davedineen on

    Hi, Looksoverpark. It’s funny, isn’t it? Lots of people think that frugal people are no fun. But I believe if you’re frugal, you can have more than your share of fun! :-)

Jim Garner on

Hi Dave,

We’ve been doing what you suggest since our own retirement. Sometimes there’s a problem about accommodation, namely that it’s sight-unseen and there can always be problems with heat, TV, ambient noise etc etc. Any advice on this would be welcome.

    davedineen on

    Hi, Jim. That’s really frustrating. I don’t have a magic solution, but here are a few things that I’ve found help. Before booking a hotel, look for online reviews. If you visit travel blogs or use Twitter, those are great places to throw out a question about where to/not to stay. When booking, ask for a room away from the elevator. Rooms on higher floors usually experience less street noise. In a pinch, turn on the bathroom fan to drown out noise (this worked for us in Naples, Italy.) Be sure you understand how to use the TV & heating/cooling systems. (We thought the cooling system was faulty in our London hotel on a recent trip, but we just needed to learn how it worked.) With legitimate problems, be insistent but polite. If the problem isn’t resolved quickly (our TV was replaced in 5 minutes in Lisbon!), ask to deal with the service manager. If the hotel doesn’t fix the problem, ask to be moved to another room. Then, tell others about the problems you had — hotels hate bad publicity! Happy trails!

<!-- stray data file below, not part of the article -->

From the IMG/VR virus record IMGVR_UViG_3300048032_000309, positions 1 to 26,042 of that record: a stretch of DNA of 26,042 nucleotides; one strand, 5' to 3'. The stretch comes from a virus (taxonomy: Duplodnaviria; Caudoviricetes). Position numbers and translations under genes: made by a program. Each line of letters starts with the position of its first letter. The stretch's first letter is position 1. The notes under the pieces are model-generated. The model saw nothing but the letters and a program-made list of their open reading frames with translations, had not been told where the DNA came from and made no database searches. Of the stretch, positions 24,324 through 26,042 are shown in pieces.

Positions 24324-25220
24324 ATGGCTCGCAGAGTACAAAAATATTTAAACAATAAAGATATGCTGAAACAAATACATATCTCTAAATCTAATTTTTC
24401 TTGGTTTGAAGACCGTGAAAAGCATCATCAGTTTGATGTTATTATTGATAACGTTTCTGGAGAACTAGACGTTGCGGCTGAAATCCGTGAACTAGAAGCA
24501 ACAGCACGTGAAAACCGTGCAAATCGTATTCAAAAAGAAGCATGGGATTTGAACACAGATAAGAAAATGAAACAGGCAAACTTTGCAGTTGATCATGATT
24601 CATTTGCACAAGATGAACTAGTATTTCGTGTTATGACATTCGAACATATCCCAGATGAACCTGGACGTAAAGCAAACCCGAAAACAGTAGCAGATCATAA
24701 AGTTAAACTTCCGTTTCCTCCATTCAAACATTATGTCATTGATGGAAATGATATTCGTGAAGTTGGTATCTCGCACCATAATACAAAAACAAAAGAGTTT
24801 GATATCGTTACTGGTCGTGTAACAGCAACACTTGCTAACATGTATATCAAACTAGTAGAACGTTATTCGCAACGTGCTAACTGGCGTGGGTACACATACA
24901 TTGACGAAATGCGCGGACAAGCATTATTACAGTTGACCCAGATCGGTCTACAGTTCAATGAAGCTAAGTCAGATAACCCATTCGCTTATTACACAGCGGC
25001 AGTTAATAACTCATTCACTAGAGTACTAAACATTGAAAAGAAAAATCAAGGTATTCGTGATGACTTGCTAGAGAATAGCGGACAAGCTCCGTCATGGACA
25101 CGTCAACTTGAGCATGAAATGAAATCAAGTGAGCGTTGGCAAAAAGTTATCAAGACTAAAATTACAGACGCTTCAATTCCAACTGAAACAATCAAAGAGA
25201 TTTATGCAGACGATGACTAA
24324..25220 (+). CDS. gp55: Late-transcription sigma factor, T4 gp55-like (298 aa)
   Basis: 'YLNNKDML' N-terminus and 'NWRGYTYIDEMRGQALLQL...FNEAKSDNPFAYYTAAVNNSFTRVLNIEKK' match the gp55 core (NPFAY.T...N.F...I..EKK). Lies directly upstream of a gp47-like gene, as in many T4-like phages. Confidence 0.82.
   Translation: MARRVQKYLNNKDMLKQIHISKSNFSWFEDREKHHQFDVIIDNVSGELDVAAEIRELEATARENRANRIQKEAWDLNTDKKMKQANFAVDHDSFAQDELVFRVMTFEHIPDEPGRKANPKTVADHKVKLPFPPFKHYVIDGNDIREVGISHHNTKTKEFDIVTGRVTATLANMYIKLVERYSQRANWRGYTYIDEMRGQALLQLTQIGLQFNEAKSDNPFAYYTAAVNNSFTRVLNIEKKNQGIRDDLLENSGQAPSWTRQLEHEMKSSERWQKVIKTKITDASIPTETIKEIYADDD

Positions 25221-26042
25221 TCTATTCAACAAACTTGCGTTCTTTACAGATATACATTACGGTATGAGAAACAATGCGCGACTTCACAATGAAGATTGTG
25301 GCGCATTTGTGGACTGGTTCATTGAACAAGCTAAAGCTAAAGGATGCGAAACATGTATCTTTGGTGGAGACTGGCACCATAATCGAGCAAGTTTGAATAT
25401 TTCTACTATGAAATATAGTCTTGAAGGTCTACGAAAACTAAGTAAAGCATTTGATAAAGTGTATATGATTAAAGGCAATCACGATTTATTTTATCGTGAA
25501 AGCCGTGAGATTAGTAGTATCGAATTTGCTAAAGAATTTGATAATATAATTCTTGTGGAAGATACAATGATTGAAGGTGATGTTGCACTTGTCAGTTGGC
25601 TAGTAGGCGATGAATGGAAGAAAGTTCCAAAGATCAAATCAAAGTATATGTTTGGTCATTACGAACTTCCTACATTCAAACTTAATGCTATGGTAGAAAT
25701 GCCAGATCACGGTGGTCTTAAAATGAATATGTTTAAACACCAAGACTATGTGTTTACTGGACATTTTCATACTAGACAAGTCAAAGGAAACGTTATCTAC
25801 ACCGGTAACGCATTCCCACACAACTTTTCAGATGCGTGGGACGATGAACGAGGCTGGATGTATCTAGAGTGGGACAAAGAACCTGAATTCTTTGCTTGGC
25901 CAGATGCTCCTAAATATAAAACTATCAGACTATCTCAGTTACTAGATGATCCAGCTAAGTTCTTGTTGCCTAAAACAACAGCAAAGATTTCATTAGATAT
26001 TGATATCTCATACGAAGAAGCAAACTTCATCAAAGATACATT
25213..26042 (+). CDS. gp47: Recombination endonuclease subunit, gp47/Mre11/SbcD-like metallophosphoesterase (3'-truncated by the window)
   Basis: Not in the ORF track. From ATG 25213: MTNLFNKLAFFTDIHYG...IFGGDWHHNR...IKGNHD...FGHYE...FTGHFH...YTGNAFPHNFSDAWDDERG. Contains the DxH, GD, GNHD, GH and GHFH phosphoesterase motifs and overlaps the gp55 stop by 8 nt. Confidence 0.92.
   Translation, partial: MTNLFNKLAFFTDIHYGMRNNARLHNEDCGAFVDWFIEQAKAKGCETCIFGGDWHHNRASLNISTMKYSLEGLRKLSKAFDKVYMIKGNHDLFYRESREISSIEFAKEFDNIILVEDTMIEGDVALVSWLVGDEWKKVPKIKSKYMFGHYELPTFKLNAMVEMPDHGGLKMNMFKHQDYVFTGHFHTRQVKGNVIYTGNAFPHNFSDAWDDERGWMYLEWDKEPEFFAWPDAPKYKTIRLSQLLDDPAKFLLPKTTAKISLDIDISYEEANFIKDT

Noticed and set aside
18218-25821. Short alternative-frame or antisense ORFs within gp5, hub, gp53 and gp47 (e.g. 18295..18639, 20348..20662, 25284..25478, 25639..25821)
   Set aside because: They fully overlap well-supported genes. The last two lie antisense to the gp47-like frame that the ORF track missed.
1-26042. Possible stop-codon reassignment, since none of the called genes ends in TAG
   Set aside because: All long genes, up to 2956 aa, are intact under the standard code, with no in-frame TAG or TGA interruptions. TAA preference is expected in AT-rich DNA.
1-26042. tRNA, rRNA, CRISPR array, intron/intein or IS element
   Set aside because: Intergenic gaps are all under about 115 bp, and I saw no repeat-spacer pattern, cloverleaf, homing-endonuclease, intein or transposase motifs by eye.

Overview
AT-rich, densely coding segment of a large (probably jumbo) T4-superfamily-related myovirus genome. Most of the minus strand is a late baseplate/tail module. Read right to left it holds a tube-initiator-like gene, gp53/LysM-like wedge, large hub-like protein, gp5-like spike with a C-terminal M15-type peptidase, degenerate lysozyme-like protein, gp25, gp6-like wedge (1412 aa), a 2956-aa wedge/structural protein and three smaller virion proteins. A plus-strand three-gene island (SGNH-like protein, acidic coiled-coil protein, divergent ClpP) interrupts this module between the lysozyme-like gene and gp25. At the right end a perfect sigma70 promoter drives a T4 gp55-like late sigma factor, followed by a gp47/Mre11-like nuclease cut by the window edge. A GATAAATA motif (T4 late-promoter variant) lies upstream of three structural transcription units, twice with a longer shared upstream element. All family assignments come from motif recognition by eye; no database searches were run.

Gordon Foster on